Wall Street's Simple Formula for Staying Rich
In a 1964 concurring opinion deciding Jacobellis v.
Using Potter’s indisputable logic, it’s hard not to see something obscene in how Wall Street reaped massive profits and bonuses in 2009 — and continues to do so, as is clear from Monday’s announcement by
How did this happen at the same time Main Street continues to suffer from an unemployment rate of almost 10 percent and from the worst
The benefits for Wall Street started with the extensive de-leveraging that continues the world over in the wake of the
The easiest and most profitable risk-adjusted trade available for the
And now for the truly obscene part. By keeping interest rates so stubbornly low — and by remaining committed to doing so — the Fed is crushing the rest of us, especially senior citizens on fixed incomes and those who have rediscovered saving in order to have some peace of mind.
For instance, despite my bank calling it a “premier platinum savings” account, I am getting a measly 0.15 percent interest rate. On my “premier platinum checking” account, the interest rate is 0.01 percent. In an essay in The
Our savings is another source of virtually free capital for banks to use to lend out at much higher rates. These anemic yields are a “potential disaster striking at core American principles of self-reliance, individual responsibility and fairness,” Mr. Schwab observed correctly.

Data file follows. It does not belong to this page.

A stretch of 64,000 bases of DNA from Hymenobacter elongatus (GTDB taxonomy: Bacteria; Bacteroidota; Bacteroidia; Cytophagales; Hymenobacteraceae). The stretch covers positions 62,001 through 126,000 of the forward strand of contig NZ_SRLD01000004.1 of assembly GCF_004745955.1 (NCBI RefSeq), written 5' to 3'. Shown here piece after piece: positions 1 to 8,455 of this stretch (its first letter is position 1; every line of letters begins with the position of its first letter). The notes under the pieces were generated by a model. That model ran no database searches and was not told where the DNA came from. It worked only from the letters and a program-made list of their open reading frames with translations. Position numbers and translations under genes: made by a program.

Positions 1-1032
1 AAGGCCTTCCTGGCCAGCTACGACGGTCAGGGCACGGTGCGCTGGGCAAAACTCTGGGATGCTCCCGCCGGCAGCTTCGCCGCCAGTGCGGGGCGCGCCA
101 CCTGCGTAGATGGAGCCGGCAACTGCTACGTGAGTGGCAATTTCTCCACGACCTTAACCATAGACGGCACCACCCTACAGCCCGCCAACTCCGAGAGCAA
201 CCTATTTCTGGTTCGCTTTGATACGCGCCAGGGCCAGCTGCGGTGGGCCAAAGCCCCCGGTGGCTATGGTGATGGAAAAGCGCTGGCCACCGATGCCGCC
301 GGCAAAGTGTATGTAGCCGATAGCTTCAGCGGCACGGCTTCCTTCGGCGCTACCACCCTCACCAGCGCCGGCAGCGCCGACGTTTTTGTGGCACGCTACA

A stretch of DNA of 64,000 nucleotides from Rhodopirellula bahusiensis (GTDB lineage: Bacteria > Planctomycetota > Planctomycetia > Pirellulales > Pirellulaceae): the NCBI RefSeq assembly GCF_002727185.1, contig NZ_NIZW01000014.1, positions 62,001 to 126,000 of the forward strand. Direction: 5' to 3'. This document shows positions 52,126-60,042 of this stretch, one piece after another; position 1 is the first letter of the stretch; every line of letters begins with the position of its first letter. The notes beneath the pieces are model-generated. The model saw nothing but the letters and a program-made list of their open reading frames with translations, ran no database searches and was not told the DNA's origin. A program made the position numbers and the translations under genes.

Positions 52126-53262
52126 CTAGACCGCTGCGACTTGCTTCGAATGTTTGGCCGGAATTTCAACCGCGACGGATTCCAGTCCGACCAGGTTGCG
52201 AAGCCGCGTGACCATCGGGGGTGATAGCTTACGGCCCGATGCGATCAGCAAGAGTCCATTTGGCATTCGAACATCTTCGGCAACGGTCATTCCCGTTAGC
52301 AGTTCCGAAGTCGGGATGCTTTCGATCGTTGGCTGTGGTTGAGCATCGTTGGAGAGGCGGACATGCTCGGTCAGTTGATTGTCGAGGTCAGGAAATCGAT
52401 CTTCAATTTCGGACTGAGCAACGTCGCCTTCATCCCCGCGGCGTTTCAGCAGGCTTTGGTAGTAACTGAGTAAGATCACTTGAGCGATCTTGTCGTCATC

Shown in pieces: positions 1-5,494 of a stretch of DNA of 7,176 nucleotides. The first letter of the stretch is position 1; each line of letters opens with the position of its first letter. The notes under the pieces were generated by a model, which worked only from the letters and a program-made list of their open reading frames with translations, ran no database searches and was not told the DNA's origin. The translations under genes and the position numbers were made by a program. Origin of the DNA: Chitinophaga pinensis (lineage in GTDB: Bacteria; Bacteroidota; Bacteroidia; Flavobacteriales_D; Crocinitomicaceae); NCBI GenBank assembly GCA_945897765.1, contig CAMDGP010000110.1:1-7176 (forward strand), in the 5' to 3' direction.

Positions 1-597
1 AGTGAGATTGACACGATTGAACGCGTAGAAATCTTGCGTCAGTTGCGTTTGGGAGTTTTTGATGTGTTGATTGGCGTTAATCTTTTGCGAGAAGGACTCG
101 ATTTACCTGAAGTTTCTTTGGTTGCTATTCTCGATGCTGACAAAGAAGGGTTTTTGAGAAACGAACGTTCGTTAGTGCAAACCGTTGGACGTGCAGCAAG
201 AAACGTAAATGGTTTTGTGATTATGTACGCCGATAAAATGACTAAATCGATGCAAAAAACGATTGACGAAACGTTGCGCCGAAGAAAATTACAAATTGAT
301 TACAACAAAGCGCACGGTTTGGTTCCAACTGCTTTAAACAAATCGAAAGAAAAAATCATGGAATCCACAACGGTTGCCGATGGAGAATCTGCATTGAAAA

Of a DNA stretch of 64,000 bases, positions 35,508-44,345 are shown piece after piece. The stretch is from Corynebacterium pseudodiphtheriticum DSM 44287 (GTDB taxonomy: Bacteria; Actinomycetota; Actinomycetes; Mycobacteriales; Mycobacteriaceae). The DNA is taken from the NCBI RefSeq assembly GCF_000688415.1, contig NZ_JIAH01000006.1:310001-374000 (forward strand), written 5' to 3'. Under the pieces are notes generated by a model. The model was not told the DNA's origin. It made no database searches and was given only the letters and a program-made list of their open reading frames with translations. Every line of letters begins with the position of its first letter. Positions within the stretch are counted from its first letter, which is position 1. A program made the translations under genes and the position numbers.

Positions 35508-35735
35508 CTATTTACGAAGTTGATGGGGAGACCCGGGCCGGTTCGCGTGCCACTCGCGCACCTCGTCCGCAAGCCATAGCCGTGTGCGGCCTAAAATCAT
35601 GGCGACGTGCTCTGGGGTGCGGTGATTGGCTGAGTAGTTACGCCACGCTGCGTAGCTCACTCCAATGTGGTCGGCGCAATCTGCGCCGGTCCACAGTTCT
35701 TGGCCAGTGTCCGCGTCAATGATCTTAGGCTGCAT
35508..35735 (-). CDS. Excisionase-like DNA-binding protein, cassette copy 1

Sure seems to be working for Wall Street, though. At $140 billion in compensation and benefits, the 2009 paychecks on Wall Street were the best ever. While several top executives named in public filings may have tried to minimize their 2009 compensation after so much populist rage, they could only take this charade so far.
Hedge fund managers did even better. The top 25 earned a total of $25.3 billion in 2009 — an average of $1 billion each — with the lowest paid hedge-fund manager receiving $350 million. Topping the list was David Tepper, of Appaloosa Management. He made $4 billion last year. “We bet on the country’s revival,” Mr. Tepper said in an interview with The Times.
Let’s be clear about one thing: The American people made a bigger bet on the country’s revival than did Mr. Tepper. But we are still waiting for our payoff. Surely Justice Stewart could see that the